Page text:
Lesson 3: Who is that? – Spanish Subject Pronouns

We’re slowly now going to start discussing Spanish grammar, which is critical to learning Spanish. Now, vital to every communication is knowing the subject (or noun) of whatever is being said or written, right? Are we talking about Mexico or Jane from the apartment below or iPods? These are all examples of nouns – person, place or thing. But most of the time we use subject pronouns to replace the noun. For example, if you and Jane are having a conversation, it would be foolish to always refer to her as Jane. For this reason, when talking to someone, we generally substitute the person’s name with “you.” This is a subject pronoun.

In English, the subject pronouns are: I, You, He/She/It, We, You (plural) and They.

Spanish also has subject pronouns:

Yo (I)
Túº (you – singular, informal)
Usted (you – singular, formal)
Él (he/it)
Ella (she/it)
Nosotros/Nosotras (We)
Vosotros/Vosotras (You – plural, informal; only used in Spain)
Ustedes (You – plural, formal; used everywhere outside of Spain)
Ellos/Ellas (They)

A couple of notes:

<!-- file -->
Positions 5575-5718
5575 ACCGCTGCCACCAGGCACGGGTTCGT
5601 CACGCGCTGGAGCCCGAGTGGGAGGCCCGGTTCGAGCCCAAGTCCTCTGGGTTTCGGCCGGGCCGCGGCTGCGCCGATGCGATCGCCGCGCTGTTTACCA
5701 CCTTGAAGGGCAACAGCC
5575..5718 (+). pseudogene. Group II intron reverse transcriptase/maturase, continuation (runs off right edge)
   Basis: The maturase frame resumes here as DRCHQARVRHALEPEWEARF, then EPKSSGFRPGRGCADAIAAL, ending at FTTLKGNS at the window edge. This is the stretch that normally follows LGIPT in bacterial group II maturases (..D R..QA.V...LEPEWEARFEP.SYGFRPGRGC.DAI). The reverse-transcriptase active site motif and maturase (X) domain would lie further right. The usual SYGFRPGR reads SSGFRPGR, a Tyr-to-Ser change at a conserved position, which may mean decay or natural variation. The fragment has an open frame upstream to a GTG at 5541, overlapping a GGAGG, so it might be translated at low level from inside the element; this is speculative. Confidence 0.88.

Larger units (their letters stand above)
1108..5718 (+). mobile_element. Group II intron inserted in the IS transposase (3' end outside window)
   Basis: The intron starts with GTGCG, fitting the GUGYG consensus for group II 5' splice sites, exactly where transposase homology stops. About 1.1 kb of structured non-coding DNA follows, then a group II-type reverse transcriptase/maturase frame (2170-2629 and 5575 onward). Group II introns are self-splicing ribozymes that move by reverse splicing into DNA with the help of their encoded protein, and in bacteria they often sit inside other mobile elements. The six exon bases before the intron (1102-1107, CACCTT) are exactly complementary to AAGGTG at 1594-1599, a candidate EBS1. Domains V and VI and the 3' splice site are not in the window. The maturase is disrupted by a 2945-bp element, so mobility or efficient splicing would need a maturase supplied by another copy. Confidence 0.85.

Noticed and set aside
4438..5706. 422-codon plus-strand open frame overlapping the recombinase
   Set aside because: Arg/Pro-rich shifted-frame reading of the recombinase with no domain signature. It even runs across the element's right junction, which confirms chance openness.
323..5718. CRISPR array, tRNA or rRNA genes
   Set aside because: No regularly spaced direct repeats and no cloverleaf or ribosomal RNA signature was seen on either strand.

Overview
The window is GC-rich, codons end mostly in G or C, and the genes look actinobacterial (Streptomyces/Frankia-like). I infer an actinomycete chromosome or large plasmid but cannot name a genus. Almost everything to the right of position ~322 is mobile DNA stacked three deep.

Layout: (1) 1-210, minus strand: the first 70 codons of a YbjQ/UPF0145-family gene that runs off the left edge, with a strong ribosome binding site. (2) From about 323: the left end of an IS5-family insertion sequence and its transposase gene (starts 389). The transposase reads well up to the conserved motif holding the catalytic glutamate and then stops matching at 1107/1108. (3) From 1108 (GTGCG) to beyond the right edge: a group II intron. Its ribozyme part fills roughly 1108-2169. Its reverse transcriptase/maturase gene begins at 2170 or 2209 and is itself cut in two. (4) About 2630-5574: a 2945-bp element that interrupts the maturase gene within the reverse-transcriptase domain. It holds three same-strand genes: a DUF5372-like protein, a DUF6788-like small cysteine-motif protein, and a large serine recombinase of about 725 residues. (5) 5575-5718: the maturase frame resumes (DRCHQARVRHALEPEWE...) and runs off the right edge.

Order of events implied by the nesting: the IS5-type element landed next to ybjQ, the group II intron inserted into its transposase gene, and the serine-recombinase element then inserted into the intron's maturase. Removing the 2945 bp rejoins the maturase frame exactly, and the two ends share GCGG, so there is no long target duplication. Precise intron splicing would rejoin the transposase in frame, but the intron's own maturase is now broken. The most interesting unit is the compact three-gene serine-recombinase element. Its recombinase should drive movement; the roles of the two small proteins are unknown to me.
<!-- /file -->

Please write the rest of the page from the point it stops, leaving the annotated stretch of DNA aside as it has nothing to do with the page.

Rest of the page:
Tú vs. Usted

Tú is informal, and is to be used when referring to someone that you know or is younger than you. Whereas Usted is formal, and is to be used when referring to someone that you don’t know or someone that is older than you, as a way to pay respect.

Although you should keep this distinction in mind and try to abide by the customary uses of Tú and Usted, don’t fret if you always resort to using Tú.  No one is going to yell at you! 🙂


Because Vosotros is used only in Spain, for purposes of this blog, I’m not going to focus on it, rather when referring to you in the plural form, I will use Ustedes only because 1) People in Spain will understand Usted; and 2) Ustedes is more commonly used because, as I mentioned, Vosotros is only used in Spain, whereas Ustedes is used everywhere else.

But in my Spanish Grammar section, I include Vosotros in the lessons there.


In Spanish every noun is either masculine or femine. Therefore, when referring to groups of people like Nosotros (We), Vosotros (You all) and Ellos (They), you have to pay attention to gender.

If they entire group is of all males or a mix of males and females (even 1 male and 100 females) then you use Nosotros, Vosotros, and Ellos. You only use Nosotras, Vosotras and Ellas when the entire group is comprised of females.